Defendants have not satisfied their burden. Although they allege that none of the parties reside in New York, Defendants have set forth no facts indicating that either the witnesses, parties, or counsel would be inconvenienced if the action were to be litigated here. Additionally, familiarity with governing law favors this Court because the franchise agreement provides that it will be "interpreted, governed and construed" pursuant to New York law.
Further, the franchise agreement contains a forum selection clause stating that "New York shall be a forum where any cause of action arising under this Franchise may be instituted." (Franchise Agreement P 28, Def. Ex. F). In deciding whether to transfer venue, forum selection clauses are afforded considerable weight. See The Bremen v. Zapata-Off Shore Co., 407 U.S. 1, 9-13, 92 S. Ct. 1907, 1912-14, 32 L. Ed. 2d 513 (1972); Carnival Cruise Lines, Inc. v. Shute, 499 U.S. 585, 594, 111 S. Ct. 1522, 1527-8, 113 L. Ed. 2d 622 (1991). The permissive nature of the forum selection clause need not affect the weight it is given. See Cambridge Nutrition A.G. v. Fotheringham, 840 F. Supp. 299, 301 (S.D.N.Y. 1994) ("Neither The Bremen nor Carnival Cruise places any reliance on or even discusses the fact that the clauses at issue in those cases used particular or compulsory terms.").
This Court is not convinced that transferring the action to the Southern District of California would be in the interest of justice. Further, transfer would not serve the goal of judicial economy, as the state court action pending in California could not be consolidated with this federal action. For these reasons, Defendants' motion to transfer venue is denied.
B. Motion to Stay or Dismiss as Duplicative
1. Standard Governing the Exercise of Jurisdiction in a Declaratory Judgment Action
Defendants' argue that this action should be stayed or dismissed in light of the prior state court action pending in California. To support this argument, Defendants' rely on Colorado River Conservation District v. United States, 424 U.S. 800, 47 L. Ed. 2d 483, 96 S. Ct. 1236 (1976). Colorado River and its progeny counsel that federal courts may abstain from hearing the merits of a case if a duplicative state court action exists and exceptional "reasons of wise judicial administration" favor abstention. See 424 U.S. at 817-18; Moses H. Cone Memorial Hosp. v. Mercury Constr. Corp., 460 U.S. 1, 14-16, 74 L. Ed. 2d 765, 103 S. Ct. 927 (1983). The doctrine is a narrow one, however, for as our Circuit has said, "abstention jurisdiction begins with the principle that federal courts have a 'virtually unflagging obligation' to exercise jurisdiction over all cases properly before them." Youell v. Exxon Corp., 48 F.3d 105, 108 (2d Cir. 1995) (quoting Colorado River, 424 U.S. at 817-18).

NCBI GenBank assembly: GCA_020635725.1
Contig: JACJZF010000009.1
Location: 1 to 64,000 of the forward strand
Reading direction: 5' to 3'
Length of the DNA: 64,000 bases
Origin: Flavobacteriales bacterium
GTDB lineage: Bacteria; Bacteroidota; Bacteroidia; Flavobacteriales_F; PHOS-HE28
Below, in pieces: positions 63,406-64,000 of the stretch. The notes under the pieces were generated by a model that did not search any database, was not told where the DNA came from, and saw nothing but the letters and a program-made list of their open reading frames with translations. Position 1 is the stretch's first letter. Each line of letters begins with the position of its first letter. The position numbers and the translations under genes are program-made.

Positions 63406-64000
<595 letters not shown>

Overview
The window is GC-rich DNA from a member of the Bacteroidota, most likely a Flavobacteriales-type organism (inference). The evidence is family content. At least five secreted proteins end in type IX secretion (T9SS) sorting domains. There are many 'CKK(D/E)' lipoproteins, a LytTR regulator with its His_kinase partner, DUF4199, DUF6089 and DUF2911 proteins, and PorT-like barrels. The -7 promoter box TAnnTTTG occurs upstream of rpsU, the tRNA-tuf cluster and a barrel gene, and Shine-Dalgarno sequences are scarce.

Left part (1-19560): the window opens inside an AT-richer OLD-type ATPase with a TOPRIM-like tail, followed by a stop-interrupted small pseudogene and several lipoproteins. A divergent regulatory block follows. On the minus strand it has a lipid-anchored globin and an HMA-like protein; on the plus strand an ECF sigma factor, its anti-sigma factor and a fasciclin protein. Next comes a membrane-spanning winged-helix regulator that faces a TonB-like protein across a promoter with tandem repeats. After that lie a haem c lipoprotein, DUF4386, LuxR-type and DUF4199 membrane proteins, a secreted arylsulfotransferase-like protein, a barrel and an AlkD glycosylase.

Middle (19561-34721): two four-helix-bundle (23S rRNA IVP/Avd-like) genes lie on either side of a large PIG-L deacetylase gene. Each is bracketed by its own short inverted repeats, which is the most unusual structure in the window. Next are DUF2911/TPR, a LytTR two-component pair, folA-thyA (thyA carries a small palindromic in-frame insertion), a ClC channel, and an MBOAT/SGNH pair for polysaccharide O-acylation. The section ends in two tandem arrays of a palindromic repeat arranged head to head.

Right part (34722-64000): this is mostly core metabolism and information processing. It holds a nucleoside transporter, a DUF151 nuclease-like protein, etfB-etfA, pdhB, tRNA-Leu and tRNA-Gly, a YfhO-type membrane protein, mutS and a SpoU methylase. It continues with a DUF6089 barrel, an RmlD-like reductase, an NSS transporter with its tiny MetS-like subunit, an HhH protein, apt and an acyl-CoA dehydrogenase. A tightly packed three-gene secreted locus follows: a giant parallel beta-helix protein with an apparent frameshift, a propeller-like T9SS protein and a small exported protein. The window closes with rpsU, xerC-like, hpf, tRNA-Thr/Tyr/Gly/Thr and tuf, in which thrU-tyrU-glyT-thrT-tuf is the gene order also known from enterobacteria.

Colorado River is inapposite to this case, however, since last term the Supreme Court held in Wilton v. Seven Falls Company, 132 L. Ed. 2d 214, 115 S. Ct. 2137 (1995), that the discretionary standard set forth in Brillhart v. Excess Ins. Co. of America, 316 U.S. 491, 86 L. Ed. 1620, 62 S. Ct. 1173 (1942), not the Colorado River "exceptional circumstances" test, governs a district court's decision to stay a declaratory judgment action during the pendency of parallel state court proceedings.
115 S. Ct. at 2142.
Wilton and Brillhart teach that "district courts possess discretion in determining whether and when to entertain an action under the Declaratory Judgment Act, even when the suit otherwise satisfies subject matter jurisdictional prerequisites." Wilton, 115 S. Ct. at 2140. In reaching its conclusion, the Wilton Court found support in the discretionary language of the Declaratory Judgment Act:
Since its inception, the Declaratory Judgment Act has been understood to confer on federal courts unique and substantial discretion in deciding whether to declare the rights of litigants. On its face, the statute provides that a court "may declare the rights and other legal relations of any interested party seeking such declaration." The statute's textual commitment to discretion, and the breadth of leeway we have always understood it to suggest, distinguish the declaratory judgment context from other areas of the law in which concepts of discretion surface.
Wilton, 115 S. Ct. at 2142 (citations omitted) (emphasis in original). Because the Declaratory Judgment Act is procedural,
Wilton and Brillhart apply with full force in this removal action premised on diversity of citizenship.
2. Discretionary Standard Governing Suits Under the Declaratory Judgment Act